Documentarian Martin Doblmeier continues to toil away in relative obscurity making thoughtful documentaries about faith, spirituality and compassion. Although he has completed 25 films to date, the International Movie Database (IMDb.com), for example, only lists three. Doblmeier's deep interest in the subjects he chooses to make documentaries about is readily apparent in his work. He often spends a year or more on each project finely honing the film's focus. The Power of Forgiveness is no exception.
Eighteen months in the making, The Power of Forgiveness includes interviews with a number of religious and academic experts on forgiveness, and documents several real life examples of forgiveness in practice: Protestant and Catholic children in Northern Ireland learning forgiveness as part of a school curriculum; the Amish community of Lancaster, PA forgiving the man who killed five schoolgirls and wounded five others; the Chancellor of Germany humbly asking the Israeli Knesset for forgiveness for the atrocities committed by the Nazis; the efforts of some 9/11 families to come to terms with the disposal of World Trade Center debris in a common landfill and their efforts to build a forgiveness garden; and the story of the father of a murder victim and the grandfather of the murderer who have reached over eight million students to date with their message of forgiveness and non-violence.
Beyond the personal stories of forgiveness in action, the documentary includes experts grappling with some of the more difficult questions. Are repentance and acknowledgement necessary for forgiveness? Can there be forgiveness without justice? Does everyone deserve forgiveness or are some beyond it? Doblmeier, does a good job of tackling these questions in an engaging manner that sometimes suggests a preferred answer, but never insists upon it.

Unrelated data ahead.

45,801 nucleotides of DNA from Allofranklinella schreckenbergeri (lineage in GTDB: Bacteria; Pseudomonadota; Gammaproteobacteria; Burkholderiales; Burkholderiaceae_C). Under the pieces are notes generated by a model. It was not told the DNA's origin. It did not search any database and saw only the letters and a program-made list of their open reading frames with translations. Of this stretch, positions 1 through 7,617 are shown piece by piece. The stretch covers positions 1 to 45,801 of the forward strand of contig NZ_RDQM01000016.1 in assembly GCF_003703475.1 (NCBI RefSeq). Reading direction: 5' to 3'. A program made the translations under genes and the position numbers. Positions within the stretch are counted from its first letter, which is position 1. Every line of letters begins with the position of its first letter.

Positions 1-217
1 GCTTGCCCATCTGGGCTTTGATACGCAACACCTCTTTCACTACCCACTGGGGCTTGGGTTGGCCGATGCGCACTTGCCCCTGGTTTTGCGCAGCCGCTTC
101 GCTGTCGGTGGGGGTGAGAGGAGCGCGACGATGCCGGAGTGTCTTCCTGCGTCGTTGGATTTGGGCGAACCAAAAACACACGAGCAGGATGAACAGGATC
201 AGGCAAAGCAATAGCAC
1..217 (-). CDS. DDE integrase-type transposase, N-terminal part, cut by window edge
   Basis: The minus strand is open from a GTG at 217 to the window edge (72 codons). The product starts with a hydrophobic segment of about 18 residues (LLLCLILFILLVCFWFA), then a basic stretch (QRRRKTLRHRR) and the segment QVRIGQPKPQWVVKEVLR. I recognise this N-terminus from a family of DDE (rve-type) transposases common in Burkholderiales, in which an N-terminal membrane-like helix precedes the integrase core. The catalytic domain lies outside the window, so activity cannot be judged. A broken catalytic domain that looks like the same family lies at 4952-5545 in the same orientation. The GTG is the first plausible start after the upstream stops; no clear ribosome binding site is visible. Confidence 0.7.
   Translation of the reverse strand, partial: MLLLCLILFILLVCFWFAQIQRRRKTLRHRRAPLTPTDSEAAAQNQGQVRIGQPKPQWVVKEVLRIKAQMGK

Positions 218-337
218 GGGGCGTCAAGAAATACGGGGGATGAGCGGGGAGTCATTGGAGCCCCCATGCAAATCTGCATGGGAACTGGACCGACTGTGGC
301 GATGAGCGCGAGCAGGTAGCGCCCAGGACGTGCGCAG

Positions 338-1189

Some of the experts that Doblmeier interviews are able to match their expertise with personal experience. The Buddhist monk Thich Nhat Hanh suffered the death of close friends and followers at the hands of the Communist regime in Vietnam, while Professor Everett Worthington's mother was brutally murdered in her home by an intruder. Both men describe how they came to grips with the tragedies and put their philosophy of forgiveness into practice in their teachings.
The weakest element of the film is Doblmeier's attempt to match the giving or withholding of forgiveness with health outcomes. He provides some material that supports the intuition that people that forgive are healthier than those that don't, but the hard evidence provided is scant. If this theory of the health benefits of forgiveness is correct, Doblmeier should have been able to provide better scientific corroboration for it than he does.
The disc is presented in a letterboxed 1.78:1 aspect ratio. The image quality generally looks above average. There are no subtitles on this disc.
The audio is presented in an acceptable 2.0 stereo mix which clearly captures the dialogue with no noticeable dropouts or distortion.
The longest extra is a twelve-minute speech by Desmond Tutu at the Washington National Cathedral about the truth and reconciliation process in South Africa. There are also a number of brief deleted scenes under the title One More Thought; an interview with the director about his motivation for the film; and, trailers for other films.
Martin Doblmeier's The Power of Forgiveness provides a thoughtful yet subtle argument in favor of forgiveness. The documentary grapples with issues of who deserves forgiveness and on what terms, and provides several examples of forgiveness in practice. Although Doblmeier provides a weak case for the health benefits of practicing forgiveness, the film succeeds on every other level.